Tuesday, January 01, 2013

in with the new

I do not make new year resolutions.

But if I had made resolutions in 2012, one of them would have been to finish reading Billie Collins's latest collection of poems -- Horoscopes for the Dead.  It is just as well because, as much as I like his poetry, the Collins book remained unread.

Until this morning.  I spent a couple of hours in the bath tub as the poet took me on a journey through his world of magical twists amongst life's ordinary objects.  All with an economy of words that is the jeweler's eye of the trade.

And I discovered this gem.  A perfect New Year's poem.  Though it was certainly not written for that purpose.

Thank-You Notes

Under the vigilant eye of my mother
I had to demonstrate my best penmanship
by thanking Uncle Gerry for the toy soldiers --

little red members of the Coldstream Guards --
and thanking Aunt Helen for the pistol and holster,

but now I am writing other notes
alone at a small cherry desk
with a breeze coming in an open window,

thanking everyone I happened to see
on my long walk to the post office today

and anyone who ever gave me directions
or placed a hand on my shoulder,
or cut my hair or fixed my car.

And while I am at it,
thanks to everyone who happened to die
on the same day I was born.

Thank you for stepping aside to make room for me,
for giving up your seat,
getting out of the way, to be blunt.

I waited until midnight
on that day in March before I appeared,
all slimy and squirming, in order to leave time

for enough of the living
to drive off a bridge or collapse in a hallway
so that I could enter without causing a stir.

So I am writing now to thank everyone
who drifted off that day
like smoke from a row of blown-out candles --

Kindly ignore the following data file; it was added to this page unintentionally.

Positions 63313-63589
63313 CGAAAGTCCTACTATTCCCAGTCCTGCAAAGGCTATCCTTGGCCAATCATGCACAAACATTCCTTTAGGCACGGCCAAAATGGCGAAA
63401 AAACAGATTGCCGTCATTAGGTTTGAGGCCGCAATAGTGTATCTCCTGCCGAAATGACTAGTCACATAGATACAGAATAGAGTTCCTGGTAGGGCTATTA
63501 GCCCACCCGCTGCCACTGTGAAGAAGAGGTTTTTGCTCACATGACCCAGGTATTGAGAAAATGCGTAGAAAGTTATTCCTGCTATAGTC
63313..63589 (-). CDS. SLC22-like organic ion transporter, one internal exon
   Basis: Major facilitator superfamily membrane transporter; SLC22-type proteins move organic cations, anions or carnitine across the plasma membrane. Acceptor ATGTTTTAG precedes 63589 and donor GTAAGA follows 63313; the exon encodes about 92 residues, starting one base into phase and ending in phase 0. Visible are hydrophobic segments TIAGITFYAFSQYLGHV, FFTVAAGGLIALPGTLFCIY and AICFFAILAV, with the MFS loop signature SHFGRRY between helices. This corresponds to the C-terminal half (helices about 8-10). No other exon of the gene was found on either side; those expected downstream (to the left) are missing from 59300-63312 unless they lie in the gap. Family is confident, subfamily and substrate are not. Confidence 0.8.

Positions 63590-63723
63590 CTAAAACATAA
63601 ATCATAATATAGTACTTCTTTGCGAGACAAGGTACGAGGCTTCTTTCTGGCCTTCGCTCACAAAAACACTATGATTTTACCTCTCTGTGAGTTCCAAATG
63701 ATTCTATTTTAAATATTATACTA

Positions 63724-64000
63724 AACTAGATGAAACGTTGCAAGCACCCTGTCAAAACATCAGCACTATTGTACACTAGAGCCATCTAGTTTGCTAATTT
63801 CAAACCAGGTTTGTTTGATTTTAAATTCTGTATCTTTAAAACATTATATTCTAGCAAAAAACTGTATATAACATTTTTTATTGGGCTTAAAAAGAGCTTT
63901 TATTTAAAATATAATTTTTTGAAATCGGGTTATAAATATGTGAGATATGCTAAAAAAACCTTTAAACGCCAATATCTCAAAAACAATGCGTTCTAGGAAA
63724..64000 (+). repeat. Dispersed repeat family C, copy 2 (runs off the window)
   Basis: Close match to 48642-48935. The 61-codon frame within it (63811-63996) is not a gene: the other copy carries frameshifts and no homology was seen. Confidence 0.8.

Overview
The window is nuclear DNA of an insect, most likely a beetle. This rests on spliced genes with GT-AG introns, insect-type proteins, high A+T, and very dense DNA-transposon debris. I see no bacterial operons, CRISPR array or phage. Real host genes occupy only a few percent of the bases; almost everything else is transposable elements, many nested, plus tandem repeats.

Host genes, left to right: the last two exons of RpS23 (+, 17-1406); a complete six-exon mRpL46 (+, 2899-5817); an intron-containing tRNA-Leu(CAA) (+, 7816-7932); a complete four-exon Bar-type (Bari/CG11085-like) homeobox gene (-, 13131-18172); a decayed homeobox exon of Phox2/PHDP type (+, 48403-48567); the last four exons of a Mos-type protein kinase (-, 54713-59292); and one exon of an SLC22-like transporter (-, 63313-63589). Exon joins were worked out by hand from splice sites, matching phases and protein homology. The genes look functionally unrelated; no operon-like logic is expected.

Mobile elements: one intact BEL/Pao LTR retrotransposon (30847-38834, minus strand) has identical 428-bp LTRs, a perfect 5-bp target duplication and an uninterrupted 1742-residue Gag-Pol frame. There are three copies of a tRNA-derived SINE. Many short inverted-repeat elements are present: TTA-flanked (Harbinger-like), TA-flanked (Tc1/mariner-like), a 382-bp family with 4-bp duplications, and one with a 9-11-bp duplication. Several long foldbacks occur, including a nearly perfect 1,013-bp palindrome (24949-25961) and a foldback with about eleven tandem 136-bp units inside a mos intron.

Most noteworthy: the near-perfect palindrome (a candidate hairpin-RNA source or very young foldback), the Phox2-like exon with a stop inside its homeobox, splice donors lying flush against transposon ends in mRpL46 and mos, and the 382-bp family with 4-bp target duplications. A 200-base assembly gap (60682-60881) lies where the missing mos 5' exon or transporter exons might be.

for giving up your only flame.

One day, I will follow your example
and step politely out of the path
of an oncoming infant, but not right now

with the subtropical sun warming this page
and the winds stirring the fronds of the palmettos,

and me about to begin another note
on my very best stationery
to the ones who are making room today

for the daily host of babies,
descending like bees with their wings and stingers,
ready to get busy with all their earthly joys and tasks.


I hope that you will all experience a year of sharing your blessings and joy with others.


Felipe Zapata said...

I have no patience for reading poetry, never have. My kind of poetry would be gritty haiku, but I guess that's a contradiction in itself.

jennifer rose said...

I'm with Felipe on this count, except I find haiku just a shorter form of utter boredom.

Joanna said...

I love poetry, all kinds. Felipe, you used to quote Emily Dickinson and Jennifer, you are so creative... some of your designs are like poetry. Maybe the two of you should give poetry another try? I recommend Waldo Emmerson

Steve Cotton said...

I usually need to be in the right mood for poetry. But Collins always pulls me in.

Steve Cotton said...

And I must confess -- I even read the poetry in Tolkien.

Steve Cotton said...

One of the first rules of poetry is economy. Both Felipe and Jennifer are experts at the craft in prose. But there are often good reasons why some people do not care for the art. I was lucky enough to have a high school teacher who taught me the value of poetry.

Felipe Zapata said...

Which means, of course, I did not read 95 percent of this post. I just slipped to the bottom to leave a comment. I imagine Jennifer did the same.